Another way you might receive a free college education is through your employer. Often given in the form of an employee reimbursement, there are plenty of employers that can help curb the cost of higher education.

7. Be in demand
Another great way to find out how to go to college for free is to determine if your field of study is “high-needs.” Will your studies result in a career that’s high in demand? Ask yourself this before you even enroll if you’re trying to cut the cost of college.

Generally, schools will offer incentives to anyone focusing their studies on math, science, nursing, teaching, and social work. There are also additional opportunities available through organizations like Teach for America, the Nurse Corps Loan Repayment Program and the National Institutes of Health.

The nursing program at the University of Portland in Oregon has offered scholarships covering approximately 80% of the final 2 years of undergraduate study, if students sign a 3-year employment contract with the local health system, Fabriquer says. “There are similar programs in (high-needs) fields across the country,” he adds.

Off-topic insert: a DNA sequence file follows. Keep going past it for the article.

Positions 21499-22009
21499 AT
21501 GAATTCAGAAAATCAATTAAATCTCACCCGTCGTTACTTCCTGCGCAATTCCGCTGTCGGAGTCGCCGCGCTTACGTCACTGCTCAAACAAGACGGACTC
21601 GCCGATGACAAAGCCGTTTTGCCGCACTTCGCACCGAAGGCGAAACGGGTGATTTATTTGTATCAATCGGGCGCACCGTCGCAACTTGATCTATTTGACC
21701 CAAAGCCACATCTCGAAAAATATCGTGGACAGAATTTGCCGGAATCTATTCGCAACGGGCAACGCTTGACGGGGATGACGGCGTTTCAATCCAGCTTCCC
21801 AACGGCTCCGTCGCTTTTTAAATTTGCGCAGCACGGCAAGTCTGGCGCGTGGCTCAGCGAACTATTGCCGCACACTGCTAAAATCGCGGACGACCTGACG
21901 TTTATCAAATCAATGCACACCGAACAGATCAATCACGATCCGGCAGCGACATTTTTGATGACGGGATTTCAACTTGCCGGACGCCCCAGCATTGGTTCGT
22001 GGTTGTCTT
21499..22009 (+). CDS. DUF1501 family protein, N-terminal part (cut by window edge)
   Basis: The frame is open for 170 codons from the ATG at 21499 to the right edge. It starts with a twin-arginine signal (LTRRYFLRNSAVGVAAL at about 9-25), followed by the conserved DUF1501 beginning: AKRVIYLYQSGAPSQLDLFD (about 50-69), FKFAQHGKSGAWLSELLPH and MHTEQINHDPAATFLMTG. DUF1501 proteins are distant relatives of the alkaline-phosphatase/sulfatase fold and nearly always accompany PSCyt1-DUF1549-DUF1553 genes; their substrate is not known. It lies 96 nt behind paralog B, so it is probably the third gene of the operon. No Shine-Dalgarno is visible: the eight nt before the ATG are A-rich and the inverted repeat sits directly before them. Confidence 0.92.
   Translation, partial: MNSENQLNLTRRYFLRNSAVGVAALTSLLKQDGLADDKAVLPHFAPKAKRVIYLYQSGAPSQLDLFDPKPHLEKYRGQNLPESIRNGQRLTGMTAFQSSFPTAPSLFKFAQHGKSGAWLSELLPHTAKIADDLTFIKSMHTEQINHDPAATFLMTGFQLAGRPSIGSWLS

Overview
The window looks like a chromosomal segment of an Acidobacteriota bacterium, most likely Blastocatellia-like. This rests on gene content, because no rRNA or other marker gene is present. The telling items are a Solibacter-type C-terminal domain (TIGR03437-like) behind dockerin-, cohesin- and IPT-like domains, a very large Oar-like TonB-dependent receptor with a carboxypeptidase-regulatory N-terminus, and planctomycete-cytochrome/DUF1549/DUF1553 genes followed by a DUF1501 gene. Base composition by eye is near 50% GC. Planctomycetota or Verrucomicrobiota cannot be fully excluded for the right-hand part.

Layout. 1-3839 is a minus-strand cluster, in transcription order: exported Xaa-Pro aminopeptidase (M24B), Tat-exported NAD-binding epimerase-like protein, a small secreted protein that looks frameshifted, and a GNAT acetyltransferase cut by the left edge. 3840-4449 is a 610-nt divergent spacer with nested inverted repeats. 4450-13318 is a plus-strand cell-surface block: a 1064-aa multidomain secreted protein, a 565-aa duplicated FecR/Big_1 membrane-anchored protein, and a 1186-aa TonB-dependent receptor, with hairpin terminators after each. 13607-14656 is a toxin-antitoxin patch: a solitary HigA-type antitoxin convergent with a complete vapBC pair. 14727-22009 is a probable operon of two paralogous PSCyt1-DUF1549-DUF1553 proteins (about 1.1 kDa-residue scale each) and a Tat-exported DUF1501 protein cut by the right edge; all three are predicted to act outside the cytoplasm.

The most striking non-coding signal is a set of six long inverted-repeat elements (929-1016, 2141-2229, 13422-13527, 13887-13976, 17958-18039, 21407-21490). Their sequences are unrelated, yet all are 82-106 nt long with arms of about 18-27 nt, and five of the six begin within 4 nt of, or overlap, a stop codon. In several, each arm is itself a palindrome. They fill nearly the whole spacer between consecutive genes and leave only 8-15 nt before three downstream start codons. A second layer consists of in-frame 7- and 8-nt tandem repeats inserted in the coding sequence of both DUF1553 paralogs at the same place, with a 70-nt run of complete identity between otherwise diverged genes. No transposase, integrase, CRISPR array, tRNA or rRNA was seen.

8. Choose a school that pays you
Last on our list of ways on how to get free tuition, and probably the riskiest. There are, indeed, schools that will pay you to focus your studies in a single subject (which they dictate). Schools such as the Webb Institute and the Curtis Institute of Music offer a select range of academic programs and pick up the tuition cost for every student. Just think long and hard about your decision before you commit to this course.